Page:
I am the ghost of groovymother.com. Woooooo!

This is an old page from Rod Begbie's blog.

It only exists in an attempt to prevent linkrot. No new content will be added to this site, and links and images are liable to be broken. Check out begbie.com to find where I'm posting stuff these days.

Filed under 'quoraanswer'

June 11, 2010

Whither Bacon?

The following is my answer to the question “Why are some people obsessed with bacon?” on Quora

Diet Coke with Bacon

First, the technical answer: Bacon is a particularly umami packed foodstuff, making it almost universally delicious.

This means that, more than other meats, it can be combined with other flavours in interesting ways. An event like BaconCamp showcases its flexibility; bacon can enhance dishes both savoury and sweet.

But on a more base level, I think bacon’s popularity (and cultishness) is more tied to its emotional feeling. Bacon is cheap and easy to cook. You can buy a large pack from the supermarket for a few bucks, and prepare it by frying, grilling, broiling or microwaving. (If good quality steak was as cheap and easy-to-prepare as bacon, we’d probably see FiletMignonCamps sprouting up!)

In the US, bacon’s an integral part of most of the crazy-huge breakfasts served at diners and restaurants, so it gets internally associated with the times you’ve treated yourself to breakfast out. And in the UK, a bacon butty, usually with plenty of ketchup (also extremely umamiful), is standard fare for when you’re short of cash, hungover and/or lazy (ie. students eat them A LOT)

Because of these experiences, bacon is subconsciously tied to “comfort food” in our brains. Most people enjoy it, and vegetarians often comment that bacon is the one meat they miss. Since it’s a relatively-unspoken common bond, when it is brought to the fore in (primarily internet) culture, it’s something large numbers of people respond to with “Yeah! I love bacon too!” Amplify this in the standard internet hyperbole filter, and there’s your “obsession”.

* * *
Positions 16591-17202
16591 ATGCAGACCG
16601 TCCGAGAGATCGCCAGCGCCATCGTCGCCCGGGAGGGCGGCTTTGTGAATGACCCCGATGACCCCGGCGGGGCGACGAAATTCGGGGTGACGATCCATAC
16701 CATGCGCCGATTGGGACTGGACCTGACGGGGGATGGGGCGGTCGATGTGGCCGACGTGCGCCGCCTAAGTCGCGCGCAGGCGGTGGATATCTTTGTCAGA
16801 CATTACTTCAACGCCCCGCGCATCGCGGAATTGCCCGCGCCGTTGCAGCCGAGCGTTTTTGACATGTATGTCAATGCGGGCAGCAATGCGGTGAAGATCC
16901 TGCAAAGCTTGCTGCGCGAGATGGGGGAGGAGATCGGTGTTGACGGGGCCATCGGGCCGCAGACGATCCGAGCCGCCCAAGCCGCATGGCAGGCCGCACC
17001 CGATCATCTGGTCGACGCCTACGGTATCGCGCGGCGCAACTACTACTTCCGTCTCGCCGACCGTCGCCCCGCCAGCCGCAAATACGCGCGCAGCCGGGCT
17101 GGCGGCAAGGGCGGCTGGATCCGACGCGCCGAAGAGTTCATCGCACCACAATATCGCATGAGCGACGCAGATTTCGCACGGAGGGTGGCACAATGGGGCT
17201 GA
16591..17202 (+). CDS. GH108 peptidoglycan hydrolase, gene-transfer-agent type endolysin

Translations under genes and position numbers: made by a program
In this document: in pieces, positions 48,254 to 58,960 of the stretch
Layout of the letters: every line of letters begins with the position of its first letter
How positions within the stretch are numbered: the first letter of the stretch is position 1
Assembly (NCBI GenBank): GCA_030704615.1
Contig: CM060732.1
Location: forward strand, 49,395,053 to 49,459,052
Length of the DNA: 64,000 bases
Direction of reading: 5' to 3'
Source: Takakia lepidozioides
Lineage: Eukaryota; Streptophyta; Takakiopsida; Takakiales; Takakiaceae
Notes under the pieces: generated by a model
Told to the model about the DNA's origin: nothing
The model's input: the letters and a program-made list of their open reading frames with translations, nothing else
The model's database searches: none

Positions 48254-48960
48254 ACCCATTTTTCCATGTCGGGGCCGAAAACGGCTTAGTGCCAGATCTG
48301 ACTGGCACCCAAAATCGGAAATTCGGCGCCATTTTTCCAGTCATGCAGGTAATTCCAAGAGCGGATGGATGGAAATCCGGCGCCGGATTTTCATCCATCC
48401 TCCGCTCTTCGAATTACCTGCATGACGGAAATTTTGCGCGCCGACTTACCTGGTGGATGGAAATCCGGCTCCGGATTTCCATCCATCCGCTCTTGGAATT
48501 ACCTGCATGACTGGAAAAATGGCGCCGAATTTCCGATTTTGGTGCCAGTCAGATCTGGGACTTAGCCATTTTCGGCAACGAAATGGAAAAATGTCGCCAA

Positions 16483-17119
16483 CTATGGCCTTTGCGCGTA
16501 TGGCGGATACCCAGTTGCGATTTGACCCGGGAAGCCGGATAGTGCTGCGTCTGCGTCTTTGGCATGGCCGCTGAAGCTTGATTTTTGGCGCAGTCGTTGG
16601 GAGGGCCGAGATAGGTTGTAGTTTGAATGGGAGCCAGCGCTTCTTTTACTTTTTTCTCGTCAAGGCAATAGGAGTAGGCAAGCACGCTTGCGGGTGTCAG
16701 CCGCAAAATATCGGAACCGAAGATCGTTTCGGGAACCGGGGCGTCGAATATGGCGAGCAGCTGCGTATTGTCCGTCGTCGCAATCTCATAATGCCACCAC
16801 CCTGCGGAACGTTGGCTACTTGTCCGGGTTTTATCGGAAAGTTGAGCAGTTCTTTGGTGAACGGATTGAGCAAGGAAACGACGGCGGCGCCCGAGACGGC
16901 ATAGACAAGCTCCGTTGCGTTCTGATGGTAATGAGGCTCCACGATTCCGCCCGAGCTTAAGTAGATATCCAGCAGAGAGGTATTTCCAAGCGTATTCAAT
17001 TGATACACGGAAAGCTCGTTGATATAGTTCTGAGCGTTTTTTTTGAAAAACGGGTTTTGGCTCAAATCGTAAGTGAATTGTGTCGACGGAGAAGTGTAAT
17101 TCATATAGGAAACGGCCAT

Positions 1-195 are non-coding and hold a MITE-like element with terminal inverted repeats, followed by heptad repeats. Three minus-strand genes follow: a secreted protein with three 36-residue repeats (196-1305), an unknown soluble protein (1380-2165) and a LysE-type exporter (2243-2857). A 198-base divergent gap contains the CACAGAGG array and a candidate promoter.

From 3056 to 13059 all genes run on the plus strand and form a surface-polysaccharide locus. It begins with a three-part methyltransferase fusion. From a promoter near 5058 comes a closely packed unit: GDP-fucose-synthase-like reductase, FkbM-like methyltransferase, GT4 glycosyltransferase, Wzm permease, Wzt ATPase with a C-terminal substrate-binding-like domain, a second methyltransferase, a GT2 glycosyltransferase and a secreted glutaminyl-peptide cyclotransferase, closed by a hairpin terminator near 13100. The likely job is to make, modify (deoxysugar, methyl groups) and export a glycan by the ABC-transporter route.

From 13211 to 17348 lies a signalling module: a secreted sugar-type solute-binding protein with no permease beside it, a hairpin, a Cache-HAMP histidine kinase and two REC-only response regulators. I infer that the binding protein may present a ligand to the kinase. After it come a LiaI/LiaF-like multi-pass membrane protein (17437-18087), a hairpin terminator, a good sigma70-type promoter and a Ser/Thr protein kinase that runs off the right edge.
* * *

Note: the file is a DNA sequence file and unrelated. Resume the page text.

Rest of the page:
May 22, 2010

Squaring Up

The following is my answer to the question “How is Square going to give out merchant accounts with minimal verification while still preventing fraud?” on Quora

I’ve signed up for a merchant account with Square, and received my card reader today. There were several steps along the way that I noticed that could contribute to lowering fraud.

  1. In order to start accepting payments, you need to supply a physical (non PO Box) mailing address so they can send you a card reader.
  2. To activate the card reader, you need to supply your social security number so they can run a credit check on you.
  3. Upon activation, you are limited in the size of transactions you can perform in a week. My limit is $100 per transaction, and $700 a week. Presumably these numbers will change as they become more or less confident in a user.
  4. According to the TOS, new users, or users who have suffered chargebacks, might be required to lodge a reserve on their Square account before they can accept further payments.
  5. Before they will deposit your money, you have to go through the standard “verify two sub-dollar deposits” test to ensure you have access to the bank account.
  6. Transactions are geotagged based upon the cellphone’s location. This is presented as a handy feature for users, but I suspect it would make for interesting fraud datamining.
  7. Swiping cards with a reader requires the presence of a physical card. Yes, they’re forgeable, but it’s still harder than entering a stolen number.
Filed under : :

May 19, 2010

Time to get Married

The following is my answer to the question “Question for men: How did you decide it was time to get married?” on Quora

When I first started dating Joy, I warned her that I didn’t see myself ever getting married.

Six months later, I’d proposed.

The turning point was probably when we’d been together a few months, and we were talking about moving in together. I suggested buying something, rather than renting, and Joy pointed out that I was talking about making a 30 year commitment to a mortgage, but wasn’t considering marriage.

She was right. I could see myself with her for the rest of our lives.

So, I’m afraid the answer from my perspective: “You just know.”

Filed under : : :

May 18, 2010

Why don’t more people use ad-blocking software?

The following is my answer to the question “Why don’t more people use Adblock Plus or other ad-blocking software?” on Quora

I think there’s one main reason: They don’t know such software exists.

And even if they do, it’s not a one-click install-and-forget procedure. Once you’ve installed it, you have to deal with false positives and things not working 100% right. Occasionally, content gets blocked, or JavaScript stops functioning. I install ad blockers on all my browsers, but there are always sites I need to whitelist. For that reason, I never recommend ad blockers to my non-techie friends & relatives.